Move to full-time status a long, arduous process for faculty

To the casual observer, there are no clear distinctions between different members of Geneseo faculty. The reality, however, is that significant differences exist between adjunct, assistant, associate and full-time professors, and the path upward for faculty can be a long and arduous one.

An adjunct at Geneseo most likely has no Ph.D. or is working towards one. However, there are sometimes educators who have received their Ph.D. but have not been able to find an assistant professor position and thus have taken adjunct role. Assistant professors almost always have their Ph.D. and are working toward gaining tenure at the College. The official term for tenure used here at Geneseo is "continuing appointment," but whatever the name, it can mean professional life or death for a faculty member.

Philosophy professor and acting department chair Larry Blackman has a special joke he likes to tell about positions in academia: "Socrates could never have gotten a position here at SUNY Geneseo. Socrates never published." Indeed publishing, either of research or theses, makes up 35 percent of the promotion rubric at the College. Teaching makes up 50 percent, while service to the community makes up 15 percent.

Also, each professor keeps a "curriculum vitae," which means "course of life" and which he or she updates often. The "curriculum vitae" amounts to a gigantic résumé which covers courses taught, debates participated in, publications, honors, awards and anything else the professor deems note-worthy.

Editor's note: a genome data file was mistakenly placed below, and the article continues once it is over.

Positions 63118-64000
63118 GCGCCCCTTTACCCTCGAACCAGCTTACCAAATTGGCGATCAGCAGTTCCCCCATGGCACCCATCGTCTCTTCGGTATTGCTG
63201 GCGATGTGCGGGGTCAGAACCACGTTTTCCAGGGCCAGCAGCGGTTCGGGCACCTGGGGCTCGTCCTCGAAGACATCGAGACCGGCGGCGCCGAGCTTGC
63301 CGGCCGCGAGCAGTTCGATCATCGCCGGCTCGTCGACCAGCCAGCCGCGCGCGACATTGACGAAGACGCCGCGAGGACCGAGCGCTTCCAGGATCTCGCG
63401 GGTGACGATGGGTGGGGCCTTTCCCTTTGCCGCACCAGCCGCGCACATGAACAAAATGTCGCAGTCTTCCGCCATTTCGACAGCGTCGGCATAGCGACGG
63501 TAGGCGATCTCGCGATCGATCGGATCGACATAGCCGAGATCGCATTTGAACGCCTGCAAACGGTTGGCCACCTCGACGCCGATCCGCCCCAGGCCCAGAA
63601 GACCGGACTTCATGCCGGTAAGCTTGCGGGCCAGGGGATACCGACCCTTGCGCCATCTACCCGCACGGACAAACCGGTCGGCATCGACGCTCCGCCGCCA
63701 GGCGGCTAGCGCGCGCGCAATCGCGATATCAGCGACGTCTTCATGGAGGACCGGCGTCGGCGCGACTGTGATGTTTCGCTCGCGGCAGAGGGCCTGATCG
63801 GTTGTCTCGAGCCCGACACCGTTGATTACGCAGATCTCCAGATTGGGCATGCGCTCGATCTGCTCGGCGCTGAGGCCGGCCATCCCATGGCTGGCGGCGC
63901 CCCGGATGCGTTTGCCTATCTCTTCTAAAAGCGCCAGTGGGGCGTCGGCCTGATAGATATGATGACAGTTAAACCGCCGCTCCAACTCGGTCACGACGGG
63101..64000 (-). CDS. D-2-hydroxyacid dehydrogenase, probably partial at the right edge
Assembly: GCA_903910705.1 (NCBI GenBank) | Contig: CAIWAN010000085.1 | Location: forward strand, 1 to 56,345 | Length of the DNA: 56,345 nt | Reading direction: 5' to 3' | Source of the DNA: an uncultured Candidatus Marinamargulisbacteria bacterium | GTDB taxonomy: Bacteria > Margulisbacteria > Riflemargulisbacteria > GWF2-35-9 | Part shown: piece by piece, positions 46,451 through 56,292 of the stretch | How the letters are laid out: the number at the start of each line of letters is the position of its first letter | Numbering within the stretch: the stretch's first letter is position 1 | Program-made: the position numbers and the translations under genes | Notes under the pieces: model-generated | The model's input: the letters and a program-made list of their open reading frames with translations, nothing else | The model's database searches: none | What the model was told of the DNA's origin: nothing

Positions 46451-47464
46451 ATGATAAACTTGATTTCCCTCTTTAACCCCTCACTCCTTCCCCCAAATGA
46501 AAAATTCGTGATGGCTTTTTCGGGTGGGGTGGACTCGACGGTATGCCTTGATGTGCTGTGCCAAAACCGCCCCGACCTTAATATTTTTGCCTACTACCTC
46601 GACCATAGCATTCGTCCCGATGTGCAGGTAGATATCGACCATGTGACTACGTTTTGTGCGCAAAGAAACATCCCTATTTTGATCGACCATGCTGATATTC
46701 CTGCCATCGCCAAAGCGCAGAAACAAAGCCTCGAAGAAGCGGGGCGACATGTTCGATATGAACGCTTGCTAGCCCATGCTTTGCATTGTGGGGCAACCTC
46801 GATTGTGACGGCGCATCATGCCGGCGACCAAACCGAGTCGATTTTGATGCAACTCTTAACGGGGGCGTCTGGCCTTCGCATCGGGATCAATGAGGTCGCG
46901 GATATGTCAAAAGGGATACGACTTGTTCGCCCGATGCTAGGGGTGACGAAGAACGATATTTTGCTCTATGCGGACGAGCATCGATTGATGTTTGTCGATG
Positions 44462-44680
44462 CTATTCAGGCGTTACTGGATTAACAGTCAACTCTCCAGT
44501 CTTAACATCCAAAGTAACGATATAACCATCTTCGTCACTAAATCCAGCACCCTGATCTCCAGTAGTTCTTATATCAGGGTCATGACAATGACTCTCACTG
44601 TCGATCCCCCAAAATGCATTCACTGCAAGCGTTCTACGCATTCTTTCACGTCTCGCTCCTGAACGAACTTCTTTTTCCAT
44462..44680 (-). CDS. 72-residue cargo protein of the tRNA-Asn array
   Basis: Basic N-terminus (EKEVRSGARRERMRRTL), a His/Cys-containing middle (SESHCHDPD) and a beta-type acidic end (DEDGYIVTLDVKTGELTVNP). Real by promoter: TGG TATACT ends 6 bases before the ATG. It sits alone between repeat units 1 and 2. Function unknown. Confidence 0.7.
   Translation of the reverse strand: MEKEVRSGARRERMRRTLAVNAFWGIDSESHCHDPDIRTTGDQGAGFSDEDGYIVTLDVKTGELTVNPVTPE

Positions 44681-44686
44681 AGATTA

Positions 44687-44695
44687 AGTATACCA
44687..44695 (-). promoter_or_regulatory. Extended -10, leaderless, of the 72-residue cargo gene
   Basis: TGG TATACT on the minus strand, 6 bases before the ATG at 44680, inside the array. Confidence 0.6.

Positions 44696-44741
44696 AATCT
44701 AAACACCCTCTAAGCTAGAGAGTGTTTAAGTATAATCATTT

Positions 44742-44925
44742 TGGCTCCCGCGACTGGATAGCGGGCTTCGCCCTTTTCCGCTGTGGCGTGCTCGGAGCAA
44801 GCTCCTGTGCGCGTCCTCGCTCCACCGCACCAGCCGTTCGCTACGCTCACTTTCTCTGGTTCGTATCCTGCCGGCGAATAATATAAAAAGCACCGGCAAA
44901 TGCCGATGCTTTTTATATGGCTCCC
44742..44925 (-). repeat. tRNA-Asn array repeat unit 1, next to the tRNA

Based on a system of apprenticeship, an assistant professor is allowed to teach for six years while gathering their research and publishing their work. The purpose of this is that at the end of those six years, they will have produced a thesis of academic importance. However, if that educator is not found to have met the requirements of the faculty and administration, they are in effect fired, and will be quickly asked to leave the institution.

Some newer professorship contracts specify seven years of employment, so that a rejected assistant professor will at least be able to search for a new job while holding steady employment.

Failure to gain tenure at one institution often can spell a whole world of trouble for that teacher. "If you can't get tenure at one place, every other college you apply to will probably ask you what went wrong. I imagine it must be very unpleasant," Blackman said.

Geneseo itself has seen a higher number of adjunct professors than in years past, in keeping with the trend in higher education of colleges hiring fewer full-time faculty members over adjuncts, who are generally paid far less than full-time faculty. Professors have been known to seek jobs at other institutions due to College's unwillingness to promote them to full-time status. This trend, however, is opposed by some over more than just the issue of lower pay.

Associate Professor of Philosophy Stacey Edgar has been observing the number of adjuncts used in classes, and is disturbed the trend. "Any institution aspiring to be called an Honors College should not be using so many adjuncts, or using them in the manner which it is," she said, referring to the high percentage of Humanities sections and freshman writing seminars that are taught by adjuncts every semester.

Since 1986, only two semesters of Humanities have been taught solely by full professors. The Spring 2006 semester saw as many as 35 percent of Humanities sections being taught by adjuncts. In freshman writing seminar sections, this number is even higher. Edgar speculates that almost half of the INTD 105 sections are taught by adjuncts.